BERTIE, Robert I, Lord Willoughby de Eresby (1630-1701).

Published in The History of Parliament: the House of Commons 1660-1690, ed. B.D. Henning, 1983
Available from Boydell and Brewer



1661 - 25 July 1666

Family and Education

b. 8 Nov. 1630, 1st s. of Sir Montagu Bertie, 2nd Earl of Lindsey, by 1st w., bro. of Hon. Charles Bertie, Hon. Peregrine Bertie I and Hon. Richard Bertie, and half-bro. of Hon. Henry Bertie. educ. travelled abroad (France, Italy) 1647-52; Padua 1651. m. (1) 1654, Mary, da. and coh. of John Massingberd, Skinner, of London and Tooting, Surr., 1da.; (2) by 1660, Elizabeth (d.1669), da. of Philip, 4th Baron Wharton, 5s.; (3) Lady Elizabeth Pope (d. 1 July 1719), da. and h. of Thomas, 2nd Earl of Downe [I], wid. of Sir Francis Henry Lee, 4th Bt., of Quarrendon, Bucks., 1s. 1da. suc. fa. as 3rd Earl of Lindsey 25 July 1666.1

Offices Held

Commr. for militia, Lincs. Mar. 1660; j.p. Lincs. Mar. 1660-d., Essex 1664-?d.; dep. lt. Lincs. c. Aug. 1660-6; commr. for sewers, Lincs. Aug. 1660, assessment (Kesteven) Aug. 1660-1, Lincs. 1661-6, Essex 1664-6, enclosures, Deeping fen 1665; ld. lt. and custos rot. Lincs. 1666-1700; warden, Waltham forest 1666-d.; high steward, Boston 1666-d.; recorder, Lincoln 1684-Oct. 1688, Stamford 1685-Oct. 1688, Boston Sept.-Oct. 1688; col. of militia horse and ft. Lincs. by 697-?1700.2

Capt. Earl of Lindsey’s Horse 1666-7.3

Ld. great chamberlain 1666-d.; PC 12 Dec. 1666-21 Apr. 1679, 29 June 1682-d.; commr. for royal assent 1667; gent. of the bedchamber 1674-85.4

FRS 1666.


Lord Willoughby was descended from Richard Bertie, who married Katherine, dowager duchess of Suffolk and suo jure Baroness Willoughby, and sat for Lincolnshire in 1563. During the Civil War the family was conspicuous for its loyalty. Willoughby’s grandfather, the 1st Earl of Lindsey, died of wounds after the battle of Edgehill, and his father fought for the Royalists until the end of the first Civil War, when he compounded at £4,360 on the Oxford articles. Willoughby himself was too young to take part in the Civil War, but as a royalist suspect he was required to give security after Booth’s rising.5

At the Restoration Lord Lindsey regained his office of lord great chamberlain, and was made lord lieutenant of Lincolnshire. Willoughby contested Boston, of which his father was high steward, in the general election of 1661. There was a double return, but since his name was in both indentures, he took his seat at once, and was listed as a friend by his father-in-law Lord Wharton. An inactive Member of the Cavalier Parliament, he was appointed to the committee of elections and privileges in four sessions, and to six others, including those on the bills for confirming public Acts and restoring advowsons, and to inspect the laws regulating the sale of offices. He acted as a teller for hearing the petition from the Lincolnshire fenmen on 28 Jan. 1662. Although a court supporter in the first years of the Parliament, in the Oxford session he followed the lead of his newly elected brother-in-law, Sir Thomas Osborne, in opposing a bill of Clarendon’s designed to impose a general non-resisting oath. He and his brother Peregrine formed the nucleus of the party Osborne was eventually to create around himself. In the following year he succeeded his father as Earl of Lindsey and lord lieutenant of Lincolnshire. As such he took a prominent part in local elections, especially after his brother-in-law became chief minister as Lord Treasurer Danby.6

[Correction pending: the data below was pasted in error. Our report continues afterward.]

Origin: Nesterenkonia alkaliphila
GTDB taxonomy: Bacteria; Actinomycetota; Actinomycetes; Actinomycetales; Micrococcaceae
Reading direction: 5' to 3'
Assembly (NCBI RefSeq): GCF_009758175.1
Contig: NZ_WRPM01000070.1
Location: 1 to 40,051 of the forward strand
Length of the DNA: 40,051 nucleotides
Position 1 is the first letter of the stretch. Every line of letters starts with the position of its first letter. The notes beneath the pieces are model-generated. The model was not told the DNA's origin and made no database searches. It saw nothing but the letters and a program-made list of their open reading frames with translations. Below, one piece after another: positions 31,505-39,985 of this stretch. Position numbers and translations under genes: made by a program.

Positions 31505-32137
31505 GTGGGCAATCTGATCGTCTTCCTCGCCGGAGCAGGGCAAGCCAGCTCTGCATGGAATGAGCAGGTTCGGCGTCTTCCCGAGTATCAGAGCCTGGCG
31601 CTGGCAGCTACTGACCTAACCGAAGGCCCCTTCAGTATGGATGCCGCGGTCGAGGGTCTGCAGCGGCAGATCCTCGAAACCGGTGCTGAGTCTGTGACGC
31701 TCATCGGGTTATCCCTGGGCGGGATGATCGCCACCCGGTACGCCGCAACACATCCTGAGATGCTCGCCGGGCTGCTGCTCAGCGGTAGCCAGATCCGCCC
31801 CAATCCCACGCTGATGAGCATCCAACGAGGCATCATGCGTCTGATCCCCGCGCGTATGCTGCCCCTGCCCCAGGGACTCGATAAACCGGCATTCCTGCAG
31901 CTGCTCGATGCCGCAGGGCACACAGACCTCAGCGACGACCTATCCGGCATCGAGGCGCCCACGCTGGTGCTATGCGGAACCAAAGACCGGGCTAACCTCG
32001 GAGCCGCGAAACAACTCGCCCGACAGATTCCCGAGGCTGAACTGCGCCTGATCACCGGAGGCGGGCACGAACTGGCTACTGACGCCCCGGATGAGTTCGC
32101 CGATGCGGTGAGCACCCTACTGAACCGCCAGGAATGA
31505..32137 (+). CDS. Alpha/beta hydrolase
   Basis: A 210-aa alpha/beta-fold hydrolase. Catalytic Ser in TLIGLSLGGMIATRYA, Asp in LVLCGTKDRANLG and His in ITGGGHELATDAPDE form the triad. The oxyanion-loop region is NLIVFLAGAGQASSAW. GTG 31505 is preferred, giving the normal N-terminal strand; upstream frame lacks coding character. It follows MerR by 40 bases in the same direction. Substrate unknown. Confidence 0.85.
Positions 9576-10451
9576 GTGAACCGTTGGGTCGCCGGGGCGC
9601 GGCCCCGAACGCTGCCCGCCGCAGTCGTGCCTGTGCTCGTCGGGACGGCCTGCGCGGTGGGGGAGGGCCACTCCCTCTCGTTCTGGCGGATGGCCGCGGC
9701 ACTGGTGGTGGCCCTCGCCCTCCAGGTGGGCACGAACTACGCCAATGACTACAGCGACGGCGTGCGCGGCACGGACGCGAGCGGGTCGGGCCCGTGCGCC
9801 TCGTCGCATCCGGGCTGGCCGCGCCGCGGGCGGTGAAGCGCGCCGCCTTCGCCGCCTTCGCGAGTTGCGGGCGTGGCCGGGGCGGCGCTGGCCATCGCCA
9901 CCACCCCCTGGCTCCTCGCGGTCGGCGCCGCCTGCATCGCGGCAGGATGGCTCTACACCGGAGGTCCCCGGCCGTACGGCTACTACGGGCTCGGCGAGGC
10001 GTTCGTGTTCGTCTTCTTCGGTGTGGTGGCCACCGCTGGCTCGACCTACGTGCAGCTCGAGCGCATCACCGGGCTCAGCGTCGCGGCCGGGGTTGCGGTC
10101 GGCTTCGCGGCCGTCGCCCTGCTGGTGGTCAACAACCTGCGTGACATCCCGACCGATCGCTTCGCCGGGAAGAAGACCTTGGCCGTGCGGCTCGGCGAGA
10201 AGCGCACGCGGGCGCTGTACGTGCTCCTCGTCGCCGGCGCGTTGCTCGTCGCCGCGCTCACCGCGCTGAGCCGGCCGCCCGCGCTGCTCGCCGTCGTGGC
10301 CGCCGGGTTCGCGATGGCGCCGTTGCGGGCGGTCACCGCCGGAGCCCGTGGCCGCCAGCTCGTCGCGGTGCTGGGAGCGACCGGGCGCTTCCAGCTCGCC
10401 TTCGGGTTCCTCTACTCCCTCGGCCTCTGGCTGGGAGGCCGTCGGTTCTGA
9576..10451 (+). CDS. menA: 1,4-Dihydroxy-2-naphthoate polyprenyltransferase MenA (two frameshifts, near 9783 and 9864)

After Danby’s fall the Berties suffered some reverses, notably at the elections in 1679, and Lindsey was not summoned to the remodelled Privy Council. Although fervent in his professions of loyalty when the Duke of York passed through Lincolnshire in the autumn, he was absent through ill-health from the division in the Lords on the second exclusion bill. But he took an active part in removing Whigs from county office and in the quo warranto campaign against the corporations. Unlike the rest of his family he did not oppose James II over the employment of Roman Catholic officers, and was retained as lord lieutenant. His own son (Robert Bertie II) regarded his attitude as doubtful, perhaps because of the conversion of his third wife to Roman Catholicism. But he signed the Lincolnshire address to the Prince of Orange on 13 Dec. 1688. He continued to follow Danby as a Court Tory after 1690, signing the Association in 1696. He died on 9 May 1701, and was buried at Edenham.7

Ref Volumes: 1660-1690

Author: Paula Watson


  • 1. HMC Ancaster, 418-20, 429.
  • 2. Her. and Gen. ii. 117; P. Thompson, Hist. Boston, 458; Cal. Treas. Bks. v. 430; CSP Dom. 1684-5, pp. 198, 290; 1685, p. 39; Eg. 1626, f. 27.
  • 3. CSP Dom. 1665-6, p. 361.
  • 4. HMC 7th Rep. 491; HMC 5th Rep. 186; CSP Dom. 1667-8, pp. 90-91.
  • 5. Cal. Comm. Comp. 1501; CSP Dom. 1659-60, pp. 91, 94.
  • 6. Browning, Danby, i. 38, 152-3.
  • 7. Lincs. N. and Q. xviii. 147-50; HMC Lindsey, 36; HMC Rutland, ii. 97.